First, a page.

Don’t Wait For A MacIntel
To revisit an old saw: There are three certainties in life: Death, Taxes and Apple’s plummeting market share. The first to are well worn but the third one only became a truism when Apple announced their impending move to Intel. There are already reports of individuals returning brand new iMacs to resellers because the machines have become suddenly “obsolete.” This is an understandable reaction on the most superficial level but deeper investigation reveals that this notion is a bit misguided.
It would behoove us to remember that Steve Jobs is a careful speaker when on stage (second hand stories tell us his demeanor is markedly different the rest of the time). An excellent example of his careful attention to subject matter came when Steve was discussing worldwide attendance at the conference. Steve noted that there were a plethora of developers at the conference (3800) but pointedly remarked that there were 38 from China and 11 from India. Why would he mention China and India instead of say, the Isle of Man and Peru? Well it turns out that China and India are huge burgeoning computer markets so it is a prescient idea to motivate the developers representing those countries. Now consider what he said when talking about the Intel chip. Steve noted that while the PowerPC would produce 15 units of performance per watt Intel is promising 70 units of performance down the road. This utterance is notable more what it doesn’t say rather than what it does say. It doesn’t say the Intel chip will be more powerful. It doesn’t indicate that the Intel chip will be faster. What Steve is saying is: given like inputs of energy the Intel will out perform the IBM offering. Which is great for laptops and environmentally friendly but, and this is important, most people won’t care. Many people will happily spend extra money for a chip that consumes 10 times the energy while performing ten percent better. Additionally the metric employed by Steve is also vague. What, exactly, is a unit of performance? So there is no indication that by waiting you’re going to get any performance boost. It is, in fact, plausible that the first generation of Intel powered PowerMacs will outperformed by the machines they replace.
That is a general observation, for a more concrete argument let us consider a single user who has a sizeable investment in software. Imagine you have Final Cut Studio, Shake, Logic Pro and Adobe CS. These programs set you back $6,000 and are all optimized for current Macs. Should you choose to wait until the Macintel is released you’ll either have to upgrade all these programs or rely on Rosetta. Rosetta, from reports, tells your new Macintel it is a G3, which is trouble, some of those programs are G5 only. It is also useful to remember that no matter what it tells your computer it won’t be running native code. The developers of Rosetta say 80% performance is probable. The actual performance is likely far less. Hence if you go from your PowerMac G5 to a PowerMac Intel expecting your programs to perform comparably you’ll be sorely disappointed. Therefore it is easy to conclude that someone with a significant amount of money invested in expensive software, who doesn’t feel the need to jump at every iteration of software, will be better served by purchasing existing equipment. It should be noted that at some point the power of the Intel chips will surpass the abilities of the last G5 chips to such a degree that even using Rosetta the applications will outperform the G5 machines. But that day is a very long way away.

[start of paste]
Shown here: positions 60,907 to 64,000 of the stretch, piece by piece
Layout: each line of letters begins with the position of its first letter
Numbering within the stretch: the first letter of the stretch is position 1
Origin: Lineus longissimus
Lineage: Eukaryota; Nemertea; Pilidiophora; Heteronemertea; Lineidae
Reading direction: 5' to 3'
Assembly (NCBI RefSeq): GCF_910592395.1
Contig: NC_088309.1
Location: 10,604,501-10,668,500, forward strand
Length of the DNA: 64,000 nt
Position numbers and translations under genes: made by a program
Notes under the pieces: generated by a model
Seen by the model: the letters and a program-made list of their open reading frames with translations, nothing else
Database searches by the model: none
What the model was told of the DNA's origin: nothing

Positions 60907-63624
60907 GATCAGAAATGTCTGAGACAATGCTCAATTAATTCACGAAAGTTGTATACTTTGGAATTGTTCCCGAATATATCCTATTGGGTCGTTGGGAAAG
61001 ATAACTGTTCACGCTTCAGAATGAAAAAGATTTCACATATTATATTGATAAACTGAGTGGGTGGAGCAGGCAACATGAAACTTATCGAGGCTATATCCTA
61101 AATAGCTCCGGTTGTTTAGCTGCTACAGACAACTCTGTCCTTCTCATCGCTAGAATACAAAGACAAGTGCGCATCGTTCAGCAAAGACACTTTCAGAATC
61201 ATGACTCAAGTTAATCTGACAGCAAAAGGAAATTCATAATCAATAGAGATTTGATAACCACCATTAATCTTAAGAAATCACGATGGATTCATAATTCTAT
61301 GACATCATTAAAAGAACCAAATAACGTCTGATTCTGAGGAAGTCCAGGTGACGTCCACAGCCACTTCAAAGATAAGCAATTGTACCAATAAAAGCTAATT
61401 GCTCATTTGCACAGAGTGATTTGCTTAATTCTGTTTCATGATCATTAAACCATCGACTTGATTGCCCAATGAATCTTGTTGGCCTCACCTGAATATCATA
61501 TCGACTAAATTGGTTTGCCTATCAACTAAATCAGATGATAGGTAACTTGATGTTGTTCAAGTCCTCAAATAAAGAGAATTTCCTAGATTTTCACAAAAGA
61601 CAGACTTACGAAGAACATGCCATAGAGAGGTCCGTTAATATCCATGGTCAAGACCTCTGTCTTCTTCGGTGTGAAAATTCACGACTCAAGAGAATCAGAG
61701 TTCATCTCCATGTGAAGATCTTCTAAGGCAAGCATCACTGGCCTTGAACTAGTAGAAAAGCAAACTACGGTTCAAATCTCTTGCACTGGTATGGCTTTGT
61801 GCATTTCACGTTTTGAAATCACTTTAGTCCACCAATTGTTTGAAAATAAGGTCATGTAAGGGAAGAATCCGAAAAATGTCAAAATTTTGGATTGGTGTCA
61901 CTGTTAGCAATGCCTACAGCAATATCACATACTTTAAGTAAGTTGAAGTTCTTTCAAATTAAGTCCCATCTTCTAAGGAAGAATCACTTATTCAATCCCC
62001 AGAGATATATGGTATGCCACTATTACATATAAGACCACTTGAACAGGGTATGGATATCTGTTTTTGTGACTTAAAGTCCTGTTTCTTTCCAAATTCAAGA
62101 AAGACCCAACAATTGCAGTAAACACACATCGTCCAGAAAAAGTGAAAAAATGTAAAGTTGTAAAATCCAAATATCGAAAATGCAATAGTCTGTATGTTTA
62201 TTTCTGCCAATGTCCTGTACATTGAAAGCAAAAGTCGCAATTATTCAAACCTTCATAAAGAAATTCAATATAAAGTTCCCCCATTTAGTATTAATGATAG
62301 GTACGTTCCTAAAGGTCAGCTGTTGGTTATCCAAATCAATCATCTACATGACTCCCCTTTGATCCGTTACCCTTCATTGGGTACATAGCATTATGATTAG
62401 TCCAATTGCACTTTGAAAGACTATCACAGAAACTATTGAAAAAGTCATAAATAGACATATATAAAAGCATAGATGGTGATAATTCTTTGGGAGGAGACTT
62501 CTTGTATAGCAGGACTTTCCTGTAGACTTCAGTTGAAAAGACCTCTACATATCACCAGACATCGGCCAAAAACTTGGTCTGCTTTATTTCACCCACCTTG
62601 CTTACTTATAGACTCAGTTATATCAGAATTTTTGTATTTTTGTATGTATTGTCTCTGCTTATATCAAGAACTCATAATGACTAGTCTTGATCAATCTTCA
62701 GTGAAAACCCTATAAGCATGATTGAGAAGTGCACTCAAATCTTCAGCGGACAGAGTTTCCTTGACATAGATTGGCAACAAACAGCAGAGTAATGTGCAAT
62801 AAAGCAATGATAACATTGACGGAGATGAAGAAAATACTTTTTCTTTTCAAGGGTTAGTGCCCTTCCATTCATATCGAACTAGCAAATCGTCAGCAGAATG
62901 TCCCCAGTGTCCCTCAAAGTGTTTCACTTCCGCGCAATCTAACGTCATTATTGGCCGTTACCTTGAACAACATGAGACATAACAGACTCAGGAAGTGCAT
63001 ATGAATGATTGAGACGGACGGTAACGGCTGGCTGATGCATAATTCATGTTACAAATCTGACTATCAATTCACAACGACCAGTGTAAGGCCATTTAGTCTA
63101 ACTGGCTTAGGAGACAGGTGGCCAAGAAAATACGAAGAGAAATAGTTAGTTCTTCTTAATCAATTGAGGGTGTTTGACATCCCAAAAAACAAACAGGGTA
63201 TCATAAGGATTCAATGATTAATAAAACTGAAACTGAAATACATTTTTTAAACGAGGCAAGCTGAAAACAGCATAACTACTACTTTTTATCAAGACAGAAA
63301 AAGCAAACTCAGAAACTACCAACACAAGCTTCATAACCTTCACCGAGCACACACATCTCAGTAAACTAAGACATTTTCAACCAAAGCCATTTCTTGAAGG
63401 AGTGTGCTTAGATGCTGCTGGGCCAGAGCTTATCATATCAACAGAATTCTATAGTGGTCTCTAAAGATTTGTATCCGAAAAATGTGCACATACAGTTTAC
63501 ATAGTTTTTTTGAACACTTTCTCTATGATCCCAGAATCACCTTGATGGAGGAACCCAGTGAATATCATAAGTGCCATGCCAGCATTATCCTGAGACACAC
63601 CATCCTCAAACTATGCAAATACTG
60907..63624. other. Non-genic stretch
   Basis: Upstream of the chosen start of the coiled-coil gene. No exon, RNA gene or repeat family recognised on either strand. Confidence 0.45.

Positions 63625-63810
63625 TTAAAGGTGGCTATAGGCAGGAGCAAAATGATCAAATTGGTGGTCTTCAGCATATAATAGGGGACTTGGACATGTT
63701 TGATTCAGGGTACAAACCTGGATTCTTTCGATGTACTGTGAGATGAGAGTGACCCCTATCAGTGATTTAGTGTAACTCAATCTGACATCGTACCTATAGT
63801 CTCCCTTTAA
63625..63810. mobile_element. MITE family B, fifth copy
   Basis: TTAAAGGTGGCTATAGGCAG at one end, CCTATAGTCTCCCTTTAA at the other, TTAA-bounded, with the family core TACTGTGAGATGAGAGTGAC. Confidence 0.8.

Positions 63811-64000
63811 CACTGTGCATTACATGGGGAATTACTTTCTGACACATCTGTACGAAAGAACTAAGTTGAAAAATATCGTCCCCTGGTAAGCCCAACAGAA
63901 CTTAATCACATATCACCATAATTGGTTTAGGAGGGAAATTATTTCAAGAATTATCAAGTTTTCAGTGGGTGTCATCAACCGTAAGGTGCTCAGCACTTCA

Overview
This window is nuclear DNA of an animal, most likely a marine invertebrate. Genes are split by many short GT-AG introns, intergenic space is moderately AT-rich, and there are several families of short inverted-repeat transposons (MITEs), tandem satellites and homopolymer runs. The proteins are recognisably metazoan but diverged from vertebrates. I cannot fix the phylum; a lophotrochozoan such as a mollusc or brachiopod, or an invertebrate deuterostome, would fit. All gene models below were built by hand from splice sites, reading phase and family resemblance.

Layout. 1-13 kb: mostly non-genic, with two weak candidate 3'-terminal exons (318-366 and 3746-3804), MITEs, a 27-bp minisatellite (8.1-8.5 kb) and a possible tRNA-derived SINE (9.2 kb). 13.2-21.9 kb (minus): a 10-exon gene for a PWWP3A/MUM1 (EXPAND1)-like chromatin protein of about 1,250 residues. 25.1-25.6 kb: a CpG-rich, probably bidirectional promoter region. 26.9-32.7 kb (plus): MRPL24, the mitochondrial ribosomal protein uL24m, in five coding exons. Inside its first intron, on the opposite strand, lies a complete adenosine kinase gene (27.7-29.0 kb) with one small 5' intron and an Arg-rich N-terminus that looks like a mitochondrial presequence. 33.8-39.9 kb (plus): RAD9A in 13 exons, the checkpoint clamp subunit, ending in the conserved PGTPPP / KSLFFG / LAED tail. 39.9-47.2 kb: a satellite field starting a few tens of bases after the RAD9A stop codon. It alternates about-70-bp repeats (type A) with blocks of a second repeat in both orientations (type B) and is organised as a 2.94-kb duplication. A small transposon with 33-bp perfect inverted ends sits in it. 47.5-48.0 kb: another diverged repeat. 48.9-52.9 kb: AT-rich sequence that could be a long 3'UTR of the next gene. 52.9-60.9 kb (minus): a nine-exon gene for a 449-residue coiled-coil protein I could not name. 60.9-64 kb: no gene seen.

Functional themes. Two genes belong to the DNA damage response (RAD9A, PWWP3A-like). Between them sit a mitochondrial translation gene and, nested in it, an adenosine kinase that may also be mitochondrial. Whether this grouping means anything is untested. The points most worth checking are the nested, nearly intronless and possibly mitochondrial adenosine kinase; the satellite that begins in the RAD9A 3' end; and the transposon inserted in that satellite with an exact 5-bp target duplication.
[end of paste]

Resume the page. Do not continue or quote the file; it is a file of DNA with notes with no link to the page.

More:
The case for a more “average” user taking the plunge is a bit harder to make. The iApps that come with your machine will surely be optimized for either processor and when your biggest investment is Microsoft Office the financials don’t make as much sense. That said if you’re investing in a lower end machine, say an iBook or a mini, you probably don’t expect your investment to last more than a few years. If you’re disappointed in the performance of your current machine why not take the plunge? By the time the roll out is complete you’ll be salivating for a new machine and you’ve enjoyed all the new computer goodness that will come pre-packed with your purchase. Sure upgrading your software will be a bite so try this: get a new rig and don’t bother upgrading your software until your inevitable Macintel purchase. Who knows? AppleWorks may grow on you.
Yet people instinctively believe that the unreleased is always better than the currently released. A personal example: a well heeled acquaintance was ready to pull the trigger on an original Humvee. Upon learning that the Humvee II was in the works he opted to wait. Waiting for that much ugly doesn’t make sense to begin with and when the Hummer II rolled out he bought the original instead. To put a finer, more computer centric point on the subject: Witness the people hauling around first generation TiBooks holding out for the (never to come) G5 laptop. People have been guessing that a G5 PowerBook was just around the corner for two or three years and have waited for it accordingly. Wouldn’t their overall computing experience have been better if they had gone ahead and purchased a new PowerBook when they first felt the need? In the end rational arguments, or the preceding, won’t make much of difference to most buyers. Apple market share will go the way of dead goldfish and people will needlessly wait for a better Mac that may not show up for years.